Tags: malpass | fed | easing | dollar | growth

David Malpass: More Fed Easing Will Hurt Growth, Kill Dollar

Sunday, 07 Aug 2011 10:28 AM

Encima Global president David Malpass says the Federal Reserve is weakening the dollar and a third round of easing will only make things worse for economic growth and the currency.

“With all eyes on the debt-limit debacle and Washington's out of control spending, it's easy to forget the monetary-policy mess created by the Federal Reserve and its near-zero interest rate,” Malpass writes in The Wall Street Journal.

“But it is even more harmful for economic growth than our $15 trillion debt and might get worse if the Fed lurches toward QE3, another big wave of bond buying being urged by big-government forces.”

“Monetary policy's goal of market-based allocation of capital has morphed into subsidizing debt and manipulating the dollar downward.”

Malpass says Fed interventions have weakened GDP growth. “Banks are overflowing with liquidity already, but their lending is rationed by armies of federal regulators sitting rent-free in their offices,” says Malpass.

“The interbank market — which normally moves large sums from cash-rich banks to the growing banks that lend to new and small businesses — can't function properly with rates at zero.”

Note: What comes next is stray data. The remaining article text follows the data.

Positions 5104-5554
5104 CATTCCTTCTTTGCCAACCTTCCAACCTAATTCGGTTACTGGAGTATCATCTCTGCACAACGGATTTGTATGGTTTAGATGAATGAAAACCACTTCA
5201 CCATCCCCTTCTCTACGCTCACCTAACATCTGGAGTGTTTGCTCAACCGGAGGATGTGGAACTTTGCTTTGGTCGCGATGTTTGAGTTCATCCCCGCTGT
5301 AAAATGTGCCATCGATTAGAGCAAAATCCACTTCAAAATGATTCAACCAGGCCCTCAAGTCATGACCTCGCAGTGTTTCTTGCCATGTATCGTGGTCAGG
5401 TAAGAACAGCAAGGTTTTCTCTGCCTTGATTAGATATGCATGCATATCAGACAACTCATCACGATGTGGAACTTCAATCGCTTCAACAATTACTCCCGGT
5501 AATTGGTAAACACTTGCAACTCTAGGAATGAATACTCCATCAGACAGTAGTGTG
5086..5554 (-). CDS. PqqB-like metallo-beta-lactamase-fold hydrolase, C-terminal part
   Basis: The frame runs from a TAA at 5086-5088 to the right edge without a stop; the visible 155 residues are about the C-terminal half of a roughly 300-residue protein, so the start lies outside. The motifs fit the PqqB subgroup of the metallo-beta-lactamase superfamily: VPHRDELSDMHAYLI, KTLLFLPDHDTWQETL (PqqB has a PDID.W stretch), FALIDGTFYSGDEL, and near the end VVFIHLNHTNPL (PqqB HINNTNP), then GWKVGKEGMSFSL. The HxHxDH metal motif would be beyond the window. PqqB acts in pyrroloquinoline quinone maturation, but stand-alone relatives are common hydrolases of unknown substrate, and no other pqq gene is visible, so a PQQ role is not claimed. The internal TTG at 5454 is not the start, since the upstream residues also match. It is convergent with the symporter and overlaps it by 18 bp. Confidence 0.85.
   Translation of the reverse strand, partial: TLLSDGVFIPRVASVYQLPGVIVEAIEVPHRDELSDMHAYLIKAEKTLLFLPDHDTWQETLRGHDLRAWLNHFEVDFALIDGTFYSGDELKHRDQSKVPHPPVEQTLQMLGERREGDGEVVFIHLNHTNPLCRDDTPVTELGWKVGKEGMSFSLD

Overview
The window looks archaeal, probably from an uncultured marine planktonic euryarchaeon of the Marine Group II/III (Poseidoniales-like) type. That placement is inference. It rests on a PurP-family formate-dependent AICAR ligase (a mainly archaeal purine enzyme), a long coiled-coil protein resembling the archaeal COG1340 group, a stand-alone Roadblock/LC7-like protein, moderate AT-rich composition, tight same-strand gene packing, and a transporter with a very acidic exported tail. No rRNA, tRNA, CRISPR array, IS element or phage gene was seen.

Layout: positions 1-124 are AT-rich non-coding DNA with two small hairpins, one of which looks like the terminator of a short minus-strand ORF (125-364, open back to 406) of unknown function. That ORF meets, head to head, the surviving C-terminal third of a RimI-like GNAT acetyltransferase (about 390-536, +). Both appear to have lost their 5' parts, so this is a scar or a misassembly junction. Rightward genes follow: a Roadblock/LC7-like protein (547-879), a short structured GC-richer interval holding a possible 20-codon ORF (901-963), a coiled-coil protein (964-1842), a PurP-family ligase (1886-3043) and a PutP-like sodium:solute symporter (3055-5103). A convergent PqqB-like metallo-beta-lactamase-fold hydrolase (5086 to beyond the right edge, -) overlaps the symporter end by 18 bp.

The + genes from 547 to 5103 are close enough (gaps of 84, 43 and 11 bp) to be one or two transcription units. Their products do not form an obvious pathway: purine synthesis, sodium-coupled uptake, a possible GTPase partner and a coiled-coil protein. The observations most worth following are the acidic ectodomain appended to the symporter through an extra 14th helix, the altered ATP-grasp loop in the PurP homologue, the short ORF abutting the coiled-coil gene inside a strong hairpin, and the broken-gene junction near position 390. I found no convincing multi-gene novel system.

The U.S., says Malpass, is practically alone in the world in pursuing a near-zero interest rate and letting its central bank leverage to the hilt to buy up the national debt, Moreover, by choosing to pay savers nearly nothing, the Fed's policy is directly connected to the weakness in personal income.

"The zero-rate policy only benefits mega-borrowers like federal and state governments, big banks and big corporations-a group not known for much net private-sector job creation," Malpass says.

"The select few are able to borrow cheaply, but corporate proceeds often go abroad while most government borrowing just encourages deficit spending."

Reuters reports that some analysts think that rather than launch a third round of quantitative easing, the Fed is more likely to eventually cement its low-rate vow, perhaps by committing to keep its balance sheet bloated for an extended period or by weighting its securities holdings to longer maturities.

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